IN THE WOOD­SHED

Char­lie Griffiths says that 5/4 is one of the most use­ful and ac­ces­si­ble odd-time sig­na­tures. Here he shows how to mas­ter it.

Guitar Techniques - - CONTENTS -

Char­lie Griffiths helps you hone your skills. This month he ex­am­ines one of the most pop­u­lar odd-time sig­na­tures: 5/4 time.

It’s quite easy to grasp 5/4 time and easy to utilise due to its close sim­i­lar­ity to 4/4. Be­ing an odd-time sig­na­ture it has an in­her­ent ‘off-kil­ter’ feel, but it’s also quCithe ac­ces­si­ble. Songs like Ra­dio­heads’s 15 Step, An­i­mals by Muse or St­ing’s won­der­ful Seven Days are all prog-style rock and in 5/4 time. 4/4 means four quar­ter-notes per bar, which we usu­ally count as sim­ply ‘1-2-3-4’ over and over again. 5/4 lit­er­ally means ‘five quar­ter­notes per bar’, which is es­sen­tially a 4/4 bar with an ex­tra down­beat added. Try count­ing ‘1-2-3-4-5,1-2-3-4-5’ re­peat­edly (or hip-po-pota-mus) to get a sense of the 5/4 feel. These five quar­ter-notes can be sep­a­rated into smaller groups of twos and threes. This is of­ten an eas­ier way to men­tally process the rhyth­mic struc­ture of odd-time bars. Gen­er­ally a bar of 5/4 can be bro­ken down to 3 then 2, or 2, then 3. This means you can sim­plify the bar by count­ing: ‘one-two-three, one-two’. This is demon­strated in Ex­am­ple 1, where the shape of the gui­tar part is bro­ken into three beats, then two beats. This is sim­i­lar to the Paul Des­mond-penned jazz stan­dard Take 5. We can also switch this rhyth­mic struc­ture around and count ‘one-two, one-two-three’ as shown in Ex­am­ple 2. Ex­am­ple 3 uses both of these count­ing struc­tures but this time ap­plied to eighth­notes. This rock riff is in the style of Tool’s Adam Jones. If we used the fret­ted notes as the cue for the count­ing struc­ture, we can see that the riff is ‘2-3’, ‘2-3’, ‘2-3’, ‘3-2’. This same struc­ture is used again in Ex­am­ple 4 but this time played with sus­tain­ing chords. Keep count­ing the 2s and 3s through­out in or­der to phrase the riff cor­rectly. For more solid tim­ing keep your foot tap­ping in five even down­beats per bar. The fi­nal ex­am­ple is based in 16th-notes with a string-skip­ping shred-style gui­tar lick which has a five-note melody on each string. Five 16th notes played four times is the same as 5/4 time one time. Play through each ex­am­ple and make sure you can count along in terms of 2s and 3s as you go, as well as tap­ping your foot on the down­beat through­out. Once you have mem­o­rised the riffs try play­ing along with the back­ing tracks we’ve pro­vided.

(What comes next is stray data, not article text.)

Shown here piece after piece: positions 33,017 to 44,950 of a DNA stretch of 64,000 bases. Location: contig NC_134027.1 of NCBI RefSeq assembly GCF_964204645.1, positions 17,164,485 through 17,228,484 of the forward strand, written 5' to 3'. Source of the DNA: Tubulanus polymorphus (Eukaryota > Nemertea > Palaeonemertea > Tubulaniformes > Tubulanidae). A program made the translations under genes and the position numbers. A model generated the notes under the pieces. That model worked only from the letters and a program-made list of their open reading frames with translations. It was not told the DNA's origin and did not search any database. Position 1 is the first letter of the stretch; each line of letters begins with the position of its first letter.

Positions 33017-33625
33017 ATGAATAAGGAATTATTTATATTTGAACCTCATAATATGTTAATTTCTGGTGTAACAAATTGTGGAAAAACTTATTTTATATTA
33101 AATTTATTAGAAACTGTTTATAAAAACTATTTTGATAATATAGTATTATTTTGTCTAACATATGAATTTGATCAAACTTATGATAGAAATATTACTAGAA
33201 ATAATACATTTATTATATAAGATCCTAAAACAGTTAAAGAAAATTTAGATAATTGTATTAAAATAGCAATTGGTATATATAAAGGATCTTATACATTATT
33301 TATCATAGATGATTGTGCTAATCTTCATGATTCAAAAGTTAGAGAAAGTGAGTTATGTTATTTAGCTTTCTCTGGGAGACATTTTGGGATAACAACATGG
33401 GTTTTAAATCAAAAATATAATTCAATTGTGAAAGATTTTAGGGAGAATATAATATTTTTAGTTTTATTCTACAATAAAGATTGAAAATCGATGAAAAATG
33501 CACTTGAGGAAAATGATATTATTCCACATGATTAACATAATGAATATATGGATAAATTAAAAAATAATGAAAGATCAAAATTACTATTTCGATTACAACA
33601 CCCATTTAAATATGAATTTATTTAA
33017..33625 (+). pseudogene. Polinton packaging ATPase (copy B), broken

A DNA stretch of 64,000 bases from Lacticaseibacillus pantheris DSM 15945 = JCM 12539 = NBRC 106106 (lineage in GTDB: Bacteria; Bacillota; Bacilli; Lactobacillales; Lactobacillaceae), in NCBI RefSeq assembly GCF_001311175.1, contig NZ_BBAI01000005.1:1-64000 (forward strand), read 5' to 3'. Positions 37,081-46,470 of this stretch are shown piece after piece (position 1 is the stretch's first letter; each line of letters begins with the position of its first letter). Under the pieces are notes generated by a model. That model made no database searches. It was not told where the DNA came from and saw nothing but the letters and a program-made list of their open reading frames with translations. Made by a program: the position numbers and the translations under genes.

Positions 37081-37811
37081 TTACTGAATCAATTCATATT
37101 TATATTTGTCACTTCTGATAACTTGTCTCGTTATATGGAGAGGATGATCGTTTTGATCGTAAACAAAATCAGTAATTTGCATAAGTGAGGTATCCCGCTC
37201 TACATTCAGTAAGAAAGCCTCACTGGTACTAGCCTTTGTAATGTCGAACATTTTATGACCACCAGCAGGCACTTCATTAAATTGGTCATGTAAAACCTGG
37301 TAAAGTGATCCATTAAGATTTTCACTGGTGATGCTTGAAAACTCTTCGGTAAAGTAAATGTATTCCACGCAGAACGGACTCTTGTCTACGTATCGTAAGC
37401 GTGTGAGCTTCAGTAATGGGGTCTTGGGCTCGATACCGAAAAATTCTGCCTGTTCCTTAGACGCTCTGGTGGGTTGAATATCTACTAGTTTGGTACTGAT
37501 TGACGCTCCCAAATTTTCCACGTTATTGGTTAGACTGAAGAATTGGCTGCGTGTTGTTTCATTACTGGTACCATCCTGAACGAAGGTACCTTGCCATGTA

SONGS LIKE 15 STEP BY RADIOHEAD, AN­I­MALS BY MUSE AND ST­ING’S SEVEN DAYS ARE ALL PROG STYLE ROCK IN 5/4 TIME

NEXT MONTH Char­lie looks at per­form­ing picked arpeg­gios with note mut­ing

Matt Bel­lamy wrote Muse’s track An­i­mals us­ing 5/4 time

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